Angry Rotherham residents have formed a new political party to free them from the influx of UKIP voters and councillors into their neighbourhood. Called the 'Independence from the UK Independence Party', it is looking to trade on the fear and anger caused in the area from last night's UKIP victories. Leader Pamela Tamperly, 42, said, 'We used to be a nice, close knit community before UKIP came, taking our councillors' jobs and threatening those of our MEPs. Send them back, that's what I say.' Others in the area have feared for the impact on wages that UKIP voters will have. 'What chance has anyone got of finding work at a decent rate if employers know that UKIP supporters are in the area?' said Barry Griffield, 34. 'If you can get someone to vote UKIP, then surely they're stupid enough to work for peanuts as well. They're taking our jobs!'
The formation of the party came about after support groups began to form this morning, aiming to help people cope in the aftermath of such a shocking transformation to their neighbourhood and culture. Said Ms Tamperly, 'People were walking aimlessly around the streets, giving out low moans of distress and sometimes bursting into involuntary floods of tears. This happens quite often in Rotherham anyway, but there seemed to be a lot more of it today, and we decided that something must be done. After sharing our stories, including a number of them from people who thought their neighbours were 'one of us', only to find that they were, in fact, a dirty, stinking UKIP supporter who you wouldn't even want to live in the same street as, let alone next door to, we decided to take action. The very fabric of our society is under threat.' Another supporter with strong religious leanings said that last night's storms were 'a clear sign that God is angry with our toleration of UKIP and wants us to cast them out.'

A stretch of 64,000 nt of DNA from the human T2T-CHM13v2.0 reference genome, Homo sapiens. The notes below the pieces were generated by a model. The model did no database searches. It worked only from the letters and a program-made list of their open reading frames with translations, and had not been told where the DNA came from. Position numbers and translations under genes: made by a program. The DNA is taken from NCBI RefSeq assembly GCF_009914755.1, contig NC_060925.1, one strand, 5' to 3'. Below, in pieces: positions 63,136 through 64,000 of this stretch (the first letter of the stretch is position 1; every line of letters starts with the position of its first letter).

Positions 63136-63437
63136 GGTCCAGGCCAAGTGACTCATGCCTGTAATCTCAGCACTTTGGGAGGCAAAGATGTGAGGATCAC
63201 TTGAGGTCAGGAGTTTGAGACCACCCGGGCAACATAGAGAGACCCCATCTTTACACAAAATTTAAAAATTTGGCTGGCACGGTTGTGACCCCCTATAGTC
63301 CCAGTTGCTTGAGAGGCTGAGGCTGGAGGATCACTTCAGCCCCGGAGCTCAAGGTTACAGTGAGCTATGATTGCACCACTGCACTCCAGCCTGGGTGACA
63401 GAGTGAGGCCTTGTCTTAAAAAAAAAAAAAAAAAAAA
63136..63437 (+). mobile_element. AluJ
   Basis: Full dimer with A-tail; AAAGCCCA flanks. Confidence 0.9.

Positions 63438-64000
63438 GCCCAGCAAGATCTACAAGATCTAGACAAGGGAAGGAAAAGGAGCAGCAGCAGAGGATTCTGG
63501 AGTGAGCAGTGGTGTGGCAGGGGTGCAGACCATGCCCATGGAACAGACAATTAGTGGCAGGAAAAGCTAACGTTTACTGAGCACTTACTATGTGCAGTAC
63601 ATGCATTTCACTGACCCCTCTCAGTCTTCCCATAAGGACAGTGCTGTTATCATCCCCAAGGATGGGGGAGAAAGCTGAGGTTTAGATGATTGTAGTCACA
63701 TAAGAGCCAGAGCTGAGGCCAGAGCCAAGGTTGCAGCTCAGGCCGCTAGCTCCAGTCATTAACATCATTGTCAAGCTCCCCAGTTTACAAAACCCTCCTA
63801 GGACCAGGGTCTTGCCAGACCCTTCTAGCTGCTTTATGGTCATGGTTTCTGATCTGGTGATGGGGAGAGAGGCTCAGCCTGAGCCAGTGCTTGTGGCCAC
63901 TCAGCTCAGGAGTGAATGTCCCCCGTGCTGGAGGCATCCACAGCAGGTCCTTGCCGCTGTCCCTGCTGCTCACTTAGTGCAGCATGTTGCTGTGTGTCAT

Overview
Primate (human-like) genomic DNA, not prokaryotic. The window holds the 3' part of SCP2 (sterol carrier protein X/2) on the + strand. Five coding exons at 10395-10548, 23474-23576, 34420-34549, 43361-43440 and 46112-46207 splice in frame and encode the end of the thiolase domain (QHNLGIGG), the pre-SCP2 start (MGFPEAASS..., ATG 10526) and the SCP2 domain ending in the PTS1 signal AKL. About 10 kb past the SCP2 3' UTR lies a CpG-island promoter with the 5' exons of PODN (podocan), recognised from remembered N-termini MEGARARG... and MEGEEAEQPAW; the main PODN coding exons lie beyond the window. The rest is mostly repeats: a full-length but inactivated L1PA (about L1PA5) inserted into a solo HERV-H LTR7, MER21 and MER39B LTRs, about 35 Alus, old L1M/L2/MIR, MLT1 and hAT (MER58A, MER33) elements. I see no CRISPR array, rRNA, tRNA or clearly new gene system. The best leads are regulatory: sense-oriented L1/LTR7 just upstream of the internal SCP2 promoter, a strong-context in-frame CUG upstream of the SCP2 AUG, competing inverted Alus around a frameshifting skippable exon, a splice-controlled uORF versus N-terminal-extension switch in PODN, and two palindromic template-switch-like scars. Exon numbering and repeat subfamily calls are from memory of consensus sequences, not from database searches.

Policies for the new party include a cap on UKIP supporters in any one area, to prevent them from winning council seats, and a referendum on whether UKIP should be allowed to stand for election. Tamperly said, 'The government are running scared of UKIP so much that they are now accounting for about 75% of all our laws, which is far more than their electoral popularity should allow for. We've got to stand up to this tyranny of the unaccountable over our Parliament.' When asked about their other policies, they admitted that they hadn't gotten as far as the economy yet, but added that uniforms for taxi drivers were to be prohibited, saying 'We'll protect the rights of taxi drivers to wear whatever they want from the tyranny of these meddlesome UKIP types, who are intent on destroying our basic freedoms.' In response, a spokesman for UKIP said 'EU Brussels bureaucrats, meddlesome metropolitan liberal elite, not afraid to tell it like it is, pint down the pub, opening the floodgates, etc'.